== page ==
The overall nature of protocols – like the pilot study identified – makes them “typically only codify a common minimum core”. This definitely makes protocols more suited to go after (and disrupt) existing horizontals. Rather, vertical markets could likely be addressed by product implementations that build above and extend rather common denominator protocols.

This capability may definitely help solve the unbundling fallacy: products built on top of existing protocols could be lean enough to have a lower cost per user, and also have a reduced CAC with some onboarding of users being granted by the network effects operating at protocol scale.

In accordance with such a vision, horizontal protocols would hopefully establish a minimally extractive stance, with a basic, shared domain model, and leave products to build differentiation on top.

Nevertheless, what we witnessed in the protocol development stage so far is a different situation where most of the teams have approached the market by embracing a product-centric go-to-market model, coupled with the will to embrace progressive decentralization. As a side effect, we had a massive amount of reinventing the protocol wheel: at the moment there’s almost a striking 1:1 relationship between products and protocols.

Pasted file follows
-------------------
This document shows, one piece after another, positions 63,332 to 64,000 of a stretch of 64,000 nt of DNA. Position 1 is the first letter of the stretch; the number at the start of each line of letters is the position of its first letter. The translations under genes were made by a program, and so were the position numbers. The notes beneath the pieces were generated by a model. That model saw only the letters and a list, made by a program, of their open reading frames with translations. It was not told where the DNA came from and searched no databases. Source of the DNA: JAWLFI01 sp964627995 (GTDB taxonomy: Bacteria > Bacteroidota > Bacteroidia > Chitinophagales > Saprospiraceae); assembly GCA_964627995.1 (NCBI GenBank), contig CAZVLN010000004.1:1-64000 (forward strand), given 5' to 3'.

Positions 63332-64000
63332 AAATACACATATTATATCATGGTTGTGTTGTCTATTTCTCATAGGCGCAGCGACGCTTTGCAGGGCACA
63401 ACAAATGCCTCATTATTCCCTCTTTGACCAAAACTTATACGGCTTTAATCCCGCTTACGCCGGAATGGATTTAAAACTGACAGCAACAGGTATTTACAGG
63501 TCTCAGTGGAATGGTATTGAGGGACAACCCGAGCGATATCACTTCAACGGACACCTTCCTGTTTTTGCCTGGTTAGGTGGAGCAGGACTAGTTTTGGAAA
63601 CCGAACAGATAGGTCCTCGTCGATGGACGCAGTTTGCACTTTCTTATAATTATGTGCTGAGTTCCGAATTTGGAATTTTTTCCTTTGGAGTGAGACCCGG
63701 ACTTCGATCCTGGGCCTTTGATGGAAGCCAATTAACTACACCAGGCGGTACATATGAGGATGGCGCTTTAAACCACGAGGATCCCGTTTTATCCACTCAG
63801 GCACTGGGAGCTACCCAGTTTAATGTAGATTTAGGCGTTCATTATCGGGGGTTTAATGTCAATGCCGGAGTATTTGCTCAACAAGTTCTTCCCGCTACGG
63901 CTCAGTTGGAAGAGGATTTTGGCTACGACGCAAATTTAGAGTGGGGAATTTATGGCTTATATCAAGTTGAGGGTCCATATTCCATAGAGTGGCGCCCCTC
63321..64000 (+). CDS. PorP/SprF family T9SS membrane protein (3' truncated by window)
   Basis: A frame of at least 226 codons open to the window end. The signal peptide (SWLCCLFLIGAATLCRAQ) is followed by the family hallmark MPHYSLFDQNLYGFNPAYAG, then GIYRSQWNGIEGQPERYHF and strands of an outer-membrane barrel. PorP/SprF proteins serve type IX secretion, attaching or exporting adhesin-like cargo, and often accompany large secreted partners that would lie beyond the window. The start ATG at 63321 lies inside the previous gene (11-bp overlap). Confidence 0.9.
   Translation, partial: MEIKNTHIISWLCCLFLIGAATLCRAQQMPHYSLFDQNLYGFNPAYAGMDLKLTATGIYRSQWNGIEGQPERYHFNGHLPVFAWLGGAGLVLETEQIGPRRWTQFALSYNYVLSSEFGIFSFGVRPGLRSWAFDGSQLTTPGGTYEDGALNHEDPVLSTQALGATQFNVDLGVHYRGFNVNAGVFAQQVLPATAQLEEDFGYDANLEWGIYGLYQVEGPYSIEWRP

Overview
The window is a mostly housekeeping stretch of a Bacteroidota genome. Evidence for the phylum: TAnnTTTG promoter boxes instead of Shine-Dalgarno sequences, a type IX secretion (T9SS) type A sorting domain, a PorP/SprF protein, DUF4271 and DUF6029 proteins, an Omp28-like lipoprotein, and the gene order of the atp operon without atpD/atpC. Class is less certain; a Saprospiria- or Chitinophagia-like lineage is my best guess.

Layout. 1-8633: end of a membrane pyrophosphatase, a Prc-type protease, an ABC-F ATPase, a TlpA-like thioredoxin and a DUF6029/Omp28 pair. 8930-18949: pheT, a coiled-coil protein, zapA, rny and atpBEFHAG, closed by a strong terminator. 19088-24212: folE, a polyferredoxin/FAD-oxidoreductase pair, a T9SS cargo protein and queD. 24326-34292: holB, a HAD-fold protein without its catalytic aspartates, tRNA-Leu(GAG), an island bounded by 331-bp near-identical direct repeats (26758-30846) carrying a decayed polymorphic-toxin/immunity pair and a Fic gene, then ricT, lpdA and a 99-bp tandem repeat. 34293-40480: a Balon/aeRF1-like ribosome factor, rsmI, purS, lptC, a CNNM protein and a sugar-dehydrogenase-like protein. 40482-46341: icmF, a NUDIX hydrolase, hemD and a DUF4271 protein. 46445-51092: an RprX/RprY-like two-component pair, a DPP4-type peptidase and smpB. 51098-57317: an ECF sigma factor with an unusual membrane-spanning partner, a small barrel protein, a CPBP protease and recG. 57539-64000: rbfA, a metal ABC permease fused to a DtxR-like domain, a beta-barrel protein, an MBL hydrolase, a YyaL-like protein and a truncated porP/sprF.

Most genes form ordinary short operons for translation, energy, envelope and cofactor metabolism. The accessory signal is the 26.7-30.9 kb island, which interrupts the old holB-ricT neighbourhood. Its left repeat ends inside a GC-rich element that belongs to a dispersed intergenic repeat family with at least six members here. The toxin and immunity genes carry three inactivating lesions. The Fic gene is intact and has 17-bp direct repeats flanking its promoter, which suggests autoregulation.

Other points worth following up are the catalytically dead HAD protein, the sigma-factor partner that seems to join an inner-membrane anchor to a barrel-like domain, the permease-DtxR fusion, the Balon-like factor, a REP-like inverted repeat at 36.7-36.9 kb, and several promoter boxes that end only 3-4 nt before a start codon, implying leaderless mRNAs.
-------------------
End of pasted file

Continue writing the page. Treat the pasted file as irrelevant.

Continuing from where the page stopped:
This pattern has – most likely – been a consequence of the shortcomings and inconsistencies that DAOs have shown in execution (management by committee is not particularly effective in conquering market share).

On another hand, we’re seeing public bodies embracing protocol-like initiatives to disrupt incumbents and increase interoperability – solving one of the key problems of the platform approach. Initiatives such as ONDC in India are indeed establishing protocols and eying the use of public ledgers to host verifiable reputations.

In conclusion of this essay let us lay out some that appear to be the key outstanding questions that remain to be answered:

  • are protocols really an alternative to platforms? If yes, are they disruptors, or they may be tools that incumbents use to transition from being a platform to being a protocol in an effort to remain legitimate under ecosystem pressure? Do the existing capital incentive and governance lock-ins allow for this transition to happen?
  • are protocols instead more suited to target new markets, for example around the Commons?
  • Are they best suited to become tools in the hands of public regulators?

Although these questions are yet to be answered, this essay aims at giving an overview of the major areas of overlap and disruption where protocols can offer new ways to approach markets and enable transformation, while at the same time offering a reality check, unveiling the complex interplay of functions that platforms have been able to deliver – on their way to conquering markets. 

Simone Cicero

May 08, 2023